'I died this morning. At exactly 8.17am my heart stopped beating and I lay cold and still in the street. At 8.24am my heart resumed beating, I jumped up from the dusty pavement and ran home. Confused? Well, that makes two of us."
Gabby Valis is just your average 15-year-old Sydneysider, with a life full of best friends, boys and school. At least, that's what Gabby believes. But dying a horrible death – and inexplicably making a full recovery from her horrific injuries almost instantly – is bound to change a person. Gabby discovers that, like her father and grandmother, she is a Xaverique, a super-species with extraordinary powers that evolved from humans long ago. She must resolve to use these powers – and stay a Xaverique – before her 16th birthday or lose them forever.
Gabby's love for Noah, a boy with terrible secrets, will be tested as she is drawn into battle with a great force for evil. And Noah must resolve some questions of his own: about his nature, his place in the world and where Gabby fits into his existence. A final showdown – a war between good and evil, between family and true love – will force Gabby and Noah to choose their destinies… and live with the consequences.
This is a powerful urban fantasy with echoes of Cassandra Clare, Stephanie Meyer and Jess Shirvington, an extraordinary young adult debut and the first in a trilogy set in Australia's iconic Sydney.
Karyn Sepulveda is a teacher and writer of Theatre in Education productions with a Masters in Creative Writing. She is currently writing the sequel to Choosing Xaverique, due for publication in late 2016. Karyn lives in Sydney with her partner and two young children.
For each book sold between 8-12 April, Karyn will give a copy to Father Chris O'Reilly's Youth Off the Streets centres around Australia, and donate 20 per cent of sales taken between 13-17 April to this amazing charity.
Author: Karyn Sepulveda
Interview with Karyn Sepulveda
Question: What inspired the story of Choosing Xaverique?
Karyn Sepulveda: I was having a shower one night and had this random idea about a girl who was about to turn fifteen and found out she had powers – but she could choose to keep them or turn her back on them. I jumped out of the shower, barely dried myself and madly jotted down as many thoughts as I could in my journal. From those scribbles, Choosing Xaverique was born.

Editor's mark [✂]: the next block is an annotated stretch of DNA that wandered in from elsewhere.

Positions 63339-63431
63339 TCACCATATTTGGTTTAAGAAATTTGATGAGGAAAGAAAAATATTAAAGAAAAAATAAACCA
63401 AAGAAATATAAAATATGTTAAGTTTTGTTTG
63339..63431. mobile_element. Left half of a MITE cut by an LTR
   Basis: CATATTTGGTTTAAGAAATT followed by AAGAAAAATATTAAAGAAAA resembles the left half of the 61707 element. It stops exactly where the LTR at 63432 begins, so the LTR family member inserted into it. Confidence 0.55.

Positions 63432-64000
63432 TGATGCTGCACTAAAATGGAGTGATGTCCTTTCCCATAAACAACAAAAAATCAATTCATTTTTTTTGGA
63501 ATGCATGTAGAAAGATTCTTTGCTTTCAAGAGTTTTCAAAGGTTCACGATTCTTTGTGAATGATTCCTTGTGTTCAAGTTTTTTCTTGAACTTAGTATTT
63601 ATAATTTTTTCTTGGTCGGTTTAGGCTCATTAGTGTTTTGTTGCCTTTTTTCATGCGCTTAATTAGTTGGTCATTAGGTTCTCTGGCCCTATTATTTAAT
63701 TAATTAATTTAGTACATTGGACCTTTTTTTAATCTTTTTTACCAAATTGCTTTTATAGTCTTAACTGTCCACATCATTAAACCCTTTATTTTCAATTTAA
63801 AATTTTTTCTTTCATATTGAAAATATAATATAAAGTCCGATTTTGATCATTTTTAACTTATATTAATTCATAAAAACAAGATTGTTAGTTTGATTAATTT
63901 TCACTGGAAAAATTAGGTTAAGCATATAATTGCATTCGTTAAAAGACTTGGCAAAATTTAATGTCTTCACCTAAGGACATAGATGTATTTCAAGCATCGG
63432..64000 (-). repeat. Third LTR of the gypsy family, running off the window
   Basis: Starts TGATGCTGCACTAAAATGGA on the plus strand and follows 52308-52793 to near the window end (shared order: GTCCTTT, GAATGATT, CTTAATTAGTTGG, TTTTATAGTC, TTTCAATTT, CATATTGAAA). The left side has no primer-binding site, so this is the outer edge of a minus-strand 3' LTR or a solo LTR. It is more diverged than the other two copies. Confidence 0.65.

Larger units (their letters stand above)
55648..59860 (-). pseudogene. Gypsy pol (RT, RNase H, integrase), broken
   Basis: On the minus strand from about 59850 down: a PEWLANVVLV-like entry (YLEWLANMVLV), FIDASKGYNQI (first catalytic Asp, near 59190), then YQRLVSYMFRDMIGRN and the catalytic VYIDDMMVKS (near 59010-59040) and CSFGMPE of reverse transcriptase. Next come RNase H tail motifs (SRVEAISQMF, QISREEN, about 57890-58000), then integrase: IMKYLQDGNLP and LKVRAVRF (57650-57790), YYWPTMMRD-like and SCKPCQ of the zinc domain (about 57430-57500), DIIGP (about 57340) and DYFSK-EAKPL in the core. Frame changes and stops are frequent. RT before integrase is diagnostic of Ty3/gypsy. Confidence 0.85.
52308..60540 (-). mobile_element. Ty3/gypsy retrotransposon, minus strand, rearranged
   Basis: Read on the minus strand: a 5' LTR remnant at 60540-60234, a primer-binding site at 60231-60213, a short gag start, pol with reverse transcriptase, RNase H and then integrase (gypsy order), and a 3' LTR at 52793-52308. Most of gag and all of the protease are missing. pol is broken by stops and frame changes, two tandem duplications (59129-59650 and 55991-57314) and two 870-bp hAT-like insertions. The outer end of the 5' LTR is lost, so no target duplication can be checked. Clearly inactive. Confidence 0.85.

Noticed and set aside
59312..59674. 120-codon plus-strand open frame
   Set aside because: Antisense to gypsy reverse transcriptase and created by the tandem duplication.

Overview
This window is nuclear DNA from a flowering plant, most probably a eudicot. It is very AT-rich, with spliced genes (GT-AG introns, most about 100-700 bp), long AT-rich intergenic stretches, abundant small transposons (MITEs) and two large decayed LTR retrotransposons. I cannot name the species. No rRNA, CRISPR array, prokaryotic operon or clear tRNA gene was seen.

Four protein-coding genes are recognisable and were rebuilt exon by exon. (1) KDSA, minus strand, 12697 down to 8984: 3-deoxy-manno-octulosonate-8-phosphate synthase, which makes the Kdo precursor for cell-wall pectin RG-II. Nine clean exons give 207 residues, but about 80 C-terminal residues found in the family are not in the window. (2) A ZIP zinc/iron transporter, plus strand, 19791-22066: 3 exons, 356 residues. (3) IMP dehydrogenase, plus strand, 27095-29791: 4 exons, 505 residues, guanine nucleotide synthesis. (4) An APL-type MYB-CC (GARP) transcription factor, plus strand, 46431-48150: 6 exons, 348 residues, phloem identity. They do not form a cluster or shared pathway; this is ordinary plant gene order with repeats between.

Question: Why did you decide to support National Youth Week?
Karyn Sepulveda: I'm 34 now, but I remember being a teenager vividly. I remember the way I felt and the way adults didn't always seem to understand. I think National Youth Week is a brilliant idea, because it gives teenagers the voice they deserve and a chance to showcase their incredible talents. I am choosing to support an amazing charity, Youth Off the Streets, to honour Youth Week because vulnerable teens are the ones who need a voice more than anyone.
Question: What was the best part of creating the character Gabby?
Karyn Sepulveda: I actually named Gabby after my daughter, who was only one when I began my first draft but is seven now and thinks the book is all about her! I loved creating this character because she is everything I would have loved to be at 15. She is so strong: she dies, comes back to life, finds out she's not human and falls in love all at the same time! But seriously, my favourite thing about Gabby is her values. Her family comes first and this is why I love her so much.
Question: How much of your inspiration comes from real life and real people?
Karyn Sepulveda: My story is made up, but there are definitely elements that are based on my experiences as a teenager. Mia's and Gabby's friendship is based on my friendship with my best friend from high school (who I'm still best friends with today!). I pictured my high school when I wrote scenes based at school and Gabby's neighbourhood is similar to where I live now in Sydney. Luckily, I've never met anyone like (Choosing Xaverique's evil anti-hero) Zlanythe!
Question: What's next for you?
Karyn Sepulveda: I've completed the first draft of the sequel to Choosing Xaverique, so the next step is to edit this to ensure it's ready for publication later this year.
Interview by Brooke Hunter